QUESTION: The other great tragedy that has affected America, unfortunately in the last five years, has been the hurricane on the Gulf Coast, Hurricane Katrina. And I think that there's a lot of people in our audience who wonder why that didn't elicit the same kind of effective response as you guys in the situation room that day on September 11th?
SECRETARY RICE: Well, you know, you have a natural disaster -- first of all, I think probably people did (inaudible) estimate how bad it was and how bad it would be. You know, my dad was (inaudible). And I remember he used to talk about the fear that there would be a hurricane and, as he used to put it, the Mississippi would overflow and (inaudible) and Lake Pontchartrain would literally engulf New Orleans. That's exactly what happened. But he would have been 84-years-old and he would have to (inaudible). And so I think that people weren't really quite prepared. And the fact that we had local government, the state police, the federal government who's responsible, we've got a lot of work to sort a lot of that out now.
The other really sad thing is that a lot of the people who got trapped (inaudible). But for one thing I resented the notion that somehow it was because a lot of these were black people so people didn't care. (Inaudible) no President, especially this President, I know and who's my friend, I know as well as I know my own family, the thought that he would let Americans suffer because they're black -- that's a hideous thing to say. But that people who were poor and didn't have the means to get out, I think probably that was (inaudible). But it's going to be quite (inaudible). There's been a lot of rebuilding (inaudible). And I simply hope that there'll be a rebuilding of spirit, you know. That's what needs to be (inaudible). I'm quite sure that (inaudible).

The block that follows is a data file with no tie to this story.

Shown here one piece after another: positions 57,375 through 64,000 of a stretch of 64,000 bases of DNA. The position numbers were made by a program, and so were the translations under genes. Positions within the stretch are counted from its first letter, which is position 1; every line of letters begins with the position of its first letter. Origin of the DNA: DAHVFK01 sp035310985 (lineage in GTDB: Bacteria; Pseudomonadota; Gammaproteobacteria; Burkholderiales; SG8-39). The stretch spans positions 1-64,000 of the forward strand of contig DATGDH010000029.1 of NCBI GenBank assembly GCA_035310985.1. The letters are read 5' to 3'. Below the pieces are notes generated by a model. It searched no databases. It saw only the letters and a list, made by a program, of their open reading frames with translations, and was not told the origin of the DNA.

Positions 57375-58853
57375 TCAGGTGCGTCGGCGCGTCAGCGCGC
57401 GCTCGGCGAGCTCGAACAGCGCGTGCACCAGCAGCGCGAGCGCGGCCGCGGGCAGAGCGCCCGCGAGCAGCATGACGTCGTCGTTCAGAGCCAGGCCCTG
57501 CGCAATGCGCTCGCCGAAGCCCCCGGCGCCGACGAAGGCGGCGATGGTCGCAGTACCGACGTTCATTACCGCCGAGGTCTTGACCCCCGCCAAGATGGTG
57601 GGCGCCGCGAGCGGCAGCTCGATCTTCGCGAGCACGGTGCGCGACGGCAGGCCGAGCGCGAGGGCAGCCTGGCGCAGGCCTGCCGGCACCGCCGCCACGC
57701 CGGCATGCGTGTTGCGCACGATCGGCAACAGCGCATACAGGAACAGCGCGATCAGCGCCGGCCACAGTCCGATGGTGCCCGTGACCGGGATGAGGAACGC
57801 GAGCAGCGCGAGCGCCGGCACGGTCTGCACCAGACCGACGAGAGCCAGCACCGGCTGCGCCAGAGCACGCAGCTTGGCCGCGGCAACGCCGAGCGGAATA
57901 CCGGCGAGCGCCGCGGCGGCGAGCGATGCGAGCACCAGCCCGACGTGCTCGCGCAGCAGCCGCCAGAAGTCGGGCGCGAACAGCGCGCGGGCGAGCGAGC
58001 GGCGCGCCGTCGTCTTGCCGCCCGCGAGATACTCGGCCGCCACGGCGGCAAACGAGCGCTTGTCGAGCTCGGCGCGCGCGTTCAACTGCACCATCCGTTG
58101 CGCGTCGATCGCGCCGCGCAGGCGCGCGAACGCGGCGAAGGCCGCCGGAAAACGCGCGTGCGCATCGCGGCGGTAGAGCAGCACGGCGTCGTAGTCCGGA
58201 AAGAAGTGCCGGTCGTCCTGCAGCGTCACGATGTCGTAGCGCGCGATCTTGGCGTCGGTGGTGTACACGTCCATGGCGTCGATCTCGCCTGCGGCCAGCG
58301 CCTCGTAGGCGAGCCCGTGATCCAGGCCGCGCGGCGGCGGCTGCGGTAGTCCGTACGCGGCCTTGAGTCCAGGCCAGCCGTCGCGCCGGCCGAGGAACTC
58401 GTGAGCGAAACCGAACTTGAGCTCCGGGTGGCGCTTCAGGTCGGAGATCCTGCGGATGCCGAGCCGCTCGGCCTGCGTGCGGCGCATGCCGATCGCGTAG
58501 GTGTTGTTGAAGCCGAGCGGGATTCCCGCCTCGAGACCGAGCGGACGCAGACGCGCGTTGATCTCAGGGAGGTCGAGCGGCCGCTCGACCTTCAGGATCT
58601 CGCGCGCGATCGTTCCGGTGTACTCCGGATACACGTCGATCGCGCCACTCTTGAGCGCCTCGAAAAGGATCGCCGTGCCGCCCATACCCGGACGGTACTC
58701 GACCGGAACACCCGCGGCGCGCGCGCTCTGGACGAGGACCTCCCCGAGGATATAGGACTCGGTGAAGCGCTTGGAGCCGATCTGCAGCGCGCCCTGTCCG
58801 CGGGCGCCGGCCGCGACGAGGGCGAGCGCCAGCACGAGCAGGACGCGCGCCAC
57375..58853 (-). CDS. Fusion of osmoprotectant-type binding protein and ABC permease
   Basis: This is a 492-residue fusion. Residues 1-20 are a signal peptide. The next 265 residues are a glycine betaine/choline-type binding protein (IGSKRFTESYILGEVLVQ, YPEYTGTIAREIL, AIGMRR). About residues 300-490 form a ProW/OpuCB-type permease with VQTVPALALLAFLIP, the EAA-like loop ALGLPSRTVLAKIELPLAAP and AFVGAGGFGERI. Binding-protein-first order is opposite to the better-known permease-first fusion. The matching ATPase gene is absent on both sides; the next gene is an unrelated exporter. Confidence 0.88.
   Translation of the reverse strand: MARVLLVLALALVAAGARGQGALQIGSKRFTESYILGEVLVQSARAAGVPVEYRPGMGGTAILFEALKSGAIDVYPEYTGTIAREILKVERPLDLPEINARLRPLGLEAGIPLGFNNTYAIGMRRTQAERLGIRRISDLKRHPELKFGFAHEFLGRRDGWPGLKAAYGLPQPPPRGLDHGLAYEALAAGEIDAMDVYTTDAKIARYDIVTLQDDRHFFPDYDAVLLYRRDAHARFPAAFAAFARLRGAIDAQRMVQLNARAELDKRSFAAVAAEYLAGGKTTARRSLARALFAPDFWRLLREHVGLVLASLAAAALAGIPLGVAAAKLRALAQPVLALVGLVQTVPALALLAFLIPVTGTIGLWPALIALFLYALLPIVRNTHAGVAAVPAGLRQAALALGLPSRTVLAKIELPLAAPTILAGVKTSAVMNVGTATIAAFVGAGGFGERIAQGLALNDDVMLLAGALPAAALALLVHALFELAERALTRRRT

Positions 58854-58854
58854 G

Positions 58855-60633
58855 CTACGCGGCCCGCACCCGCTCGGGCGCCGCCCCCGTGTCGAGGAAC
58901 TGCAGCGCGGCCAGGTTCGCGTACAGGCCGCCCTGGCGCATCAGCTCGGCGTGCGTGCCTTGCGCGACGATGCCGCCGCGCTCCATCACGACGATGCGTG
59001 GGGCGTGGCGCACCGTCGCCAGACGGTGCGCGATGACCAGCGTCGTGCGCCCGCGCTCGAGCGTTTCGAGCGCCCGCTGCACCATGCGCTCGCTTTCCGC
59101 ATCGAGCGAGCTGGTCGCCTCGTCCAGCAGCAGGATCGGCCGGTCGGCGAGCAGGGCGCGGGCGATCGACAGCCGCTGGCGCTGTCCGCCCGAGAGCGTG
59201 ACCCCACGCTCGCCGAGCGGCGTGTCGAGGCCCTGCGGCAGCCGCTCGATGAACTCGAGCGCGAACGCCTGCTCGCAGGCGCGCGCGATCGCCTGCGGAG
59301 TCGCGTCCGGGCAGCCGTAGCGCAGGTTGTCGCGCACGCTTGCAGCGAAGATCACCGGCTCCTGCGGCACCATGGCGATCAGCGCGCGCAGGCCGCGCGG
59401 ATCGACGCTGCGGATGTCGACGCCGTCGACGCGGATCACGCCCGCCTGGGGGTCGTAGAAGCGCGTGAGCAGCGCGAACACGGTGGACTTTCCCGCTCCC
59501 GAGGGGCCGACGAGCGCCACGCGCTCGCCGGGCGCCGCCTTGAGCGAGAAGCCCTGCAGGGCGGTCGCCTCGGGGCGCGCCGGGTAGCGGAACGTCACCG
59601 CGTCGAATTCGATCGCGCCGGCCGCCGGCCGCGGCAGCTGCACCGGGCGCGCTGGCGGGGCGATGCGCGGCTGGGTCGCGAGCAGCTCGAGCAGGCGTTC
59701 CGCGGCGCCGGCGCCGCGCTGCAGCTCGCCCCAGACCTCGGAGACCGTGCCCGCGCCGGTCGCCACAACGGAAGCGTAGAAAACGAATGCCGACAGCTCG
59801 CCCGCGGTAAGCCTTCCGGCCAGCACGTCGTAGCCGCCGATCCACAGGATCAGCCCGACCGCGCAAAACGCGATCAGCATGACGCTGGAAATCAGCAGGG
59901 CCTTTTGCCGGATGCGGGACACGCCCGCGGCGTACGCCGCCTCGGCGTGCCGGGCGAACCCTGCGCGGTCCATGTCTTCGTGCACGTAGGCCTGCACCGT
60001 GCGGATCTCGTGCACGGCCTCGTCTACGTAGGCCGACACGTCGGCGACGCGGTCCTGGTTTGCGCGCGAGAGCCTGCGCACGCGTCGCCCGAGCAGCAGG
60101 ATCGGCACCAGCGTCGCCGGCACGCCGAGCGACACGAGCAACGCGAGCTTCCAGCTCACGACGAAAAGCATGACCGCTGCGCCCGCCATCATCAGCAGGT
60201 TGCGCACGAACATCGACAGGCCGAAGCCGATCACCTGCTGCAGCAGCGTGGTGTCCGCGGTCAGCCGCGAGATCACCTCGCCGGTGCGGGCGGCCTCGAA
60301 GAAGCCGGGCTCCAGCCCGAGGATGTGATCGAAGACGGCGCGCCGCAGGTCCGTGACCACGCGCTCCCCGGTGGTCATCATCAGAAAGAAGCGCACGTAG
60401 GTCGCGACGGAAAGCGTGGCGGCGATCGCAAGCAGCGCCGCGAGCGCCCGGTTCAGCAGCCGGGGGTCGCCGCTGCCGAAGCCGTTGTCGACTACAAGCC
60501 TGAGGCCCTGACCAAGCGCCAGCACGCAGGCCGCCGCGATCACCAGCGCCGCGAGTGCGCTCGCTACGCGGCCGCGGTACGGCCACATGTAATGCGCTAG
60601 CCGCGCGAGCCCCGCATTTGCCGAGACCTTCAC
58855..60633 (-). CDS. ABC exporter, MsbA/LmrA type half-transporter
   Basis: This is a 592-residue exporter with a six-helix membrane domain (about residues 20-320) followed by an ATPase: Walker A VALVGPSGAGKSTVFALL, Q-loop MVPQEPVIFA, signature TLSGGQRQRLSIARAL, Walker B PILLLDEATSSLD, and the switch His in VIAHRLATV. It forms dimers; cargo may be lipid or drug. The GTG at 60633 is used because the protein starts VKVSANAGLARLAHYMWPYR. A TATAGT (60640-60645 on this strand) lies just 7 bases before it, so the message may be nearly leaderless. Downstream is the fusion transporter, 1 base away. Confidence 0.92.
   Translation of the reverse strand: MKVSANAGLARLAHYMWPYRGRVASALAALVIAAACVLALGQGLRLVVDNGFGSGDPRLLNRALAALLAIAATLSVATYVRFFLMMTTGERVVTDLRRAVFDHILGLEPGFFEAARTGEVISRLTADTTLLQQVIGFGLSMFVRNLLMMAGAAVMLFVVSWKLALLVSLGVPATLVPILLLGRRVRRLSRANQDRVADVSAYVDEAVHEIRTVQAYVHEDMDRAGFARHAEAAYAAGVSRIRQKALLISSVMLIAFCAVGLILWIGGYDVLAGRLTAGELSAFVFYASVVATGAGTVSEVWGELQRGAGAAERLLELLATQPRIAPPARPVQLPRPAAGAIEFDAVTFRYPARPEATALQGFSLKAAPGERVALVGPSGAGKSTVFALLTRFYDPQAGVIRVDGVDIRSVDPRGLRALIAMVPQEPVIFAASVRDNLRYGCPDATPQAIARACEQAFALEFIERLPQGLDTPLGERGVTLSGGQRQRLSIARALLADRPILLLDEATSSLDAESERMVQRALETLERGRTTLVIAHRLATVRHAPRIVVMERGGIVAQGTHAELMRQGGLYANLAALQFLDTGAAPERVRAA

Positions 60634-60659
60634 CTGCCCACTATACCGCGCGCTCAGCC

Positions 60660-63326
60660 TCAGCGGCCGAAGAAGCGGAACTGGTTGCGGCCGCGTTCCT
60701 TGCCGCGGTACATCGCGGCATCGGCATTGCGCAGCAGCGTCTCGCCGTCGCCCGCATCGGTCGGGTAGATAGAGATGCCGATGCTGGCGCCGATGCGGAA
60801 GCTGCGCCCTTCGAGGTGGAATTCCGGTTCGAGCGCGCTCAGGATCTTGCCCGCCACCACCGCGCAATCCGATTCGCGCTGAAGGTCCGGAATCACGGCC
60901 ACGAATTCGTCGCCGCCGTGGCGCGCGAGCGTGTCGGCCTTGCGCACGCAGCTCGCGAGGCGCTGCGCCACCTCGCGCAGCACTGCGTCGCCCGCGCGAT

QUESTION: Some of that criticism was directed not at the President but at you, someone from Alabama, why you didn't make it more personal.
SECRETARY RICE: Well, I mean, (inaudible) Secretary of State. The people in the lead were, you know, the Department of Homeland Security and others. But I remember a day after the (inaudible), cutting short vacation, going back, mobilizing the Department (inaudible) many, many foreign donations. There was an outpouring of people from foreign countries, even from the smallest and poorest countries. You know, we had Afghanistan sent contributions. It was really touching (inaudible). And then I did go home. I went to Mobile that weekend just to say that we were thinking about everybody, about Alabama. So, yeah, it affected me personally and the fact that my father was (inaudible).
QUESTION: My final question is, because prognosticators like to prognosticate, do you think America is ready for a woman President? I won't (inaudible) her name.
SECRETARY RICE: America is ready for a woman President at anytime. I'm --
QUESTION: Anytime the right candidate comes forward?
SECRETARY RICE: Anytime someone who actually wants to run for President and (inaudible) -- that would be present company excepted. But sure, I (inaudible).
QUESTION: Outstanding. Well, I guess that's our final question then. Thank you very much.
SECRETARY RICE: All right, thank you.
QUESTION: Hey, my pleasure. Thank you very much.
Released on September 29, 2006